The 2018 NASCAR Camping World Truck Series season is now four days over, and observers all agree that it was an ideal year for the sport’s number three division. No incessant talks of Cup drivers ruining the show, no extra nonsense with behind the scenes matters, and a series regular earned the title with an underdog team as Brett Moffitt used six season wins to score a championship.
The 2018 season was by the regulars, for the regulars, and not an ounce of hubris was in sight. Not only was there a strong storyline in Moffitt’s championship run, other drivers had their time in the sun. Justin Haley surprised many when he went from winner at Gateway and MoSport to championship threat with his Texas win in November. Johnny Sauter continued to be the best in the division with six wins. Noah Gragson was always at the front in his Kyle Busch Motorsports Tundra while teammate Todd Gilliland contended for wins throughout the season. Even ThorSport driver Grant Enfinger put up some strong numbers, even scoring a win at Las Vegas in the Playoffs.
The 2018 Truck Series season was host to some of the best racing in NASCAR during the year, which lives up to the division’s reputation as a haven for good racing. That had been a difficult claim to boast in previous seasons as part-time dominance wrecked winning hopes for series regulars. Instead, in 2018 non-series regulars won five races, as Kyle Busch won two and John Hunter Nemechek, Chase Briscoe, and Timothy Peters all won once. That left the season to be decided by who mattered the most–division regulars.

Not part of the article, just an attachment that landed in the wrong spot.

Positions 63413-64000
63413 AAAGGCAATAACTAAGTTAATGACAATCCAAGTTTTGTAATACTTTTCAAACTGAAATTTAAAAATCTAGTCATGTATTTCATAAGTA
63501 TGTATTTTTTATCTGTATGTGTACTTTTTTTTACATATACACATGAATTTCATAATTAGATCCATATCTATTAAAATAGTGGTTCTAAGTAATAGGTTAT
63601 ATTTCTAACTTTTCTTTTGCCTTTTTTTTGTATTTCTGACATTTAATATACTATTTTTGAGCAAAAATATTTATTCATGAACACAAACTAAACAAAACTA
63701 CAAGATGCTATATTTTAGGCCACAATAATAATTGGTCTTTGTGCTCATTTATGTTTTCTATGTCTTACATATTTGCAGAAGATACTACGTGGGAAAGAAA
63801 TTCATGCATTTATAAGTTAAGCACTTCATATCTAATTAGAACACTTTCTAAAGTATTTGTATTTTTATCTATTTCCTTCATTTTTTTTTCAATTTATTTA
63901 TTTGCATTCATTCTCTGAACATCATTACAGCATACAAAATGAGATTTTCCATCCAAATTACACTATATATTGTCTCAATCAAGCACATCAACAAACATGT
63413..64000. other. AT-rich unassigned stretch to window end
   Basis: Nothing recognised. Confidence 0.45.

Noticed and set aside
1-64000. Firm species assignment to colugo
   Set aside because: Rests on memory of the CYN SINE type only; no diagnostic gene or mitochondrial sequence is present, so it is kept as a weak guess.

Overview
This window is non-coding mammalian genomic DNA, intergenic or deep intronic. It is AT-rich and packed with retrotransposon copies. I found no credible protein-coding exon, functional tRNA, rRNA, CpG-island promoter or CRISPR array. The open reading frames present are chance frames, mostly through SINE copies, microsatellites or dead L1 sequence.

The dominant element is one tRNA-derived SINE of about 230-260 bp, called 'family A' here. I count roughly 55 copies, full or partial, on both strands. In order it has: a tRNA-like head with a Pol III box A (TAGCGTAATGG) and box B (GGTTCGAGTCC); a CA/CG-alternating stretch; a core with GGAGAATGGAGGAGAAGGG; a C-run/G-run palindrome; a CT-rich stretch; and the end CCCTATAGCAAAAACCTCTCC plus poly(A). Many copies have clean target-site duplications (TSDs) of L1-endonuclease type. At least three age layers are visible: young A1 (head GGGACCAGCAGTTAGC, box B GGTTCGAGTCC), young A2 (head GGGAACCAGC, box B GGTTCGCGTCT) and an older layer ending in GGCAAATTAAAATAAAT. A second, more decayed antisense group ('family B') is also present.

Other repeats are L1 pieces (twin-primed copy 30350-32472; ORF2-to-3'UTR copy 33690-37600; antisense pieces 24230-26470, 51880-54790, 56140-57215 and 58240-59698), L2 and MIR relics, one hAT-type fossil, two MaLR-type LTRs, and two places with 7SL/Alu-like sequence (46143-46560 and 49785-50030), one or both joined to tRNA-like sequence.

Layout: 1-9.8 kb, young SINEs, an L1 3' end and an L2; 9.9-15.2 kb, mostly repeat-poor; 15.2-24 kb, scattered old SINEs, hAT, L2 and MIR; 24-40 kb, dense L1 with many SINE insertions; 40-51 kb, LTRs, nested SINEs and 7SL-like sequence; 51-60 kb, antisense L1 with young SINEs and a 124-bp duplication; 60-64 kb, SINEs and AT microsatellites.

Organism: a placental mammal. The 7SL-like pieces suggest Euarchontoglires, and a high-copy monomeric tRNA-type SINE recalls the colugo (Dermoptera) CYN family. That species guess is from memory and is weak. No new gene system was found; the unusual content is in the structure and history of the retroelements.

2018 was the season the Truck Series earned it’s identity back after years of just being viewed as a lesser division, a feeder/development series. Quite the opposite is true; any racing division should be recognized not as a feeder series but as it’s very own product. The Truck Series has been in this position before, producing some of the best product in NASCAR and standing on the strength of its own quality product.
The division isn’t out of the woods yet as several teams face the very real issue of finances. Season champion Moffitt and his Hattori Racing Enterprises are unsure they’ll be paired up next season despite this season’s successes. This is an ongoing problem across the board with successful drivers still going without rides as they’re not bringing in enough funding.
But if the Truck Series can have another season like 2018, and if drivers like Moffitt can secure funding for another championship run, the division might not become an equal to the Cup series, but it can come close.